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    Photography accessories: transform your pictures for less than £100

    | Photography Tips | 25/11/2013 00:01am
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    Setting up your tripod

    Unless you’re using your tripod indoors, the chances are that the ground will be uneven, so you need to get used to setting up your tripod on every type of surface.

    The most common situation is when the ground isn’t level, so you need to adjust the legs to accommodate this. You can adjust the length of each leg to suit the height of the ground, or you can change the angle of each leg.

    For low-level shots you need to unscrew part of the centre column, allowing you to get down to around 30cm from the ground.

    Alternatively, you could either reverse the centre column or remove the head and attach it to the bottom of the column. This enables the camera to be positioned at almost ground level, but the camera will be upside down, making it more difficult to operate easily.

    Get extra stability
    Most budget tripods are quite light, so you‘ll find that adding extra weight will help to make them more stable, especially in windy conditions.

    Some models have a hook on the end of the centre column to which you can attach your camera bag. In the absence of a hook you can hook the handle of your bag over the top of the tripod.

    The right way to set up your tripod

    The right way to set up your tripod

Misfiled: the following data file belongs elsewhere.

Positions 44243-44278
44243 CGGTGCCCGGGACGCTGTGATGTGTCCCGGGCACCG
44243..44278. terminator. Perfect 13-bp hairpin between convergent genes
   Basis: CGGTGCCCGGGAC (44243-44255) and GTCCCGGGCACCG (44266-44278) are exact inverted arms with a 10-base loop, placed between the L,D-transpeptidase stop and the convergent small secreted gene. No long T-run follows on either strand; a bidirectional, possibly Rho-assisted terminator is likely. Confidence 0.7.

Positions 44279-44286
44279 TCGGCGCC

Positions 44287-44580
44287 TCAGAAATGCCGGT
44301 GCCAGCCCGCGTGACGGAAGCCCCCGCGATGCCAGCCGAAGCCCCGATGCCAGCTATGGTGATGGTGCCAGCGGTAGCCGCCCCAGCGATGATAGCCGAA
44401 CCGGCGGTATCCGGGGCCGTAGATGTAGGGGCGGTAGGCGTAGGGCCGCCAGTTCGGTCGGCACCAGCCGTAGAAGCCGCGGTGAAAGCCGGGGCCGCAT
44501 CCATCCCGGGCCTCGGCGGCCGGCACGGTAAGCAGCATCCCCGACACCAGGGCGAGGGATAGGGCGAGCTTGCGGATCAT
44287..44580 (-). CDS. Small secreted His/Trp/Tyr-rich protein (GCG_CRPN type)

Extend the top sections first, keep the column low, and check the ground beneath the tripod’s feet

    1 Use the top sections
    Extend the largest section legs first. The smaller sections at the bottom of the legs are less rigid than the thicker top sections, and so are more prone to wobble and flex.

    2 Keep the column low
    Avoid raising the centre column. This is the most unstable component of affordable tripods, so avoid using it if you can, especially in windy weather.

    3 Check the footing
    Make sure the feet are on stable ground. on slippery surfaces such as wet rock or loose gravel, try to wedge the feet in position, especially if you’re shooting down low.

    Features to look for in a tripod

    Features to look for in a tripod: solid construction

    Solid construction
    lLook for the best aluminium construction you can find. extend the tripod up to its full height and gently press down on the top of the tripod to see how much movement there is. a budget model won’t be static, but it shouldn’t move much.

    Features to look for in a tripod: effective leg locks

    Effective leg locks
    make sure the leg locks are easy to open and close, and that they hold their positions. Try extending the legs, then gently press down on them to make sure they don’t compress easily.

    Features to look for in a tripod: versatility

    Versatility
    make sure the tripod allows you to shoot at low levels by having adjustable leg angles. The ability to remove the centre column is also useful for really low-level shots.

    PAGE 1: Best photography accessories: Tripods
    PAGE 2: Setting up your tripod & features to look for
    PAGE 3: Getting the most from budget flashguns
    PAGE 4: Tips for using manual flash
    PAGE 5: Using neutral density filters
    PAGE 6 – Filter systems explained
    PAGE 7 – Using ND grad filters
    PAGE 8 – Using polarisers
    PAGE 9 – Common problems caused by filters

    READ MORE

    9 secrets to using a tripod like a pro
    10 things photographers can do to stop wasting pictures
    Hands-free photography: 4 ways to take pictures without touching your camera
    Camera Shake: the ultimate cheat sheet for using tripods, monopods and shooting handheld


    Posted on Monday, November 25th, 2013 at 12:01 am under Photography Tips.

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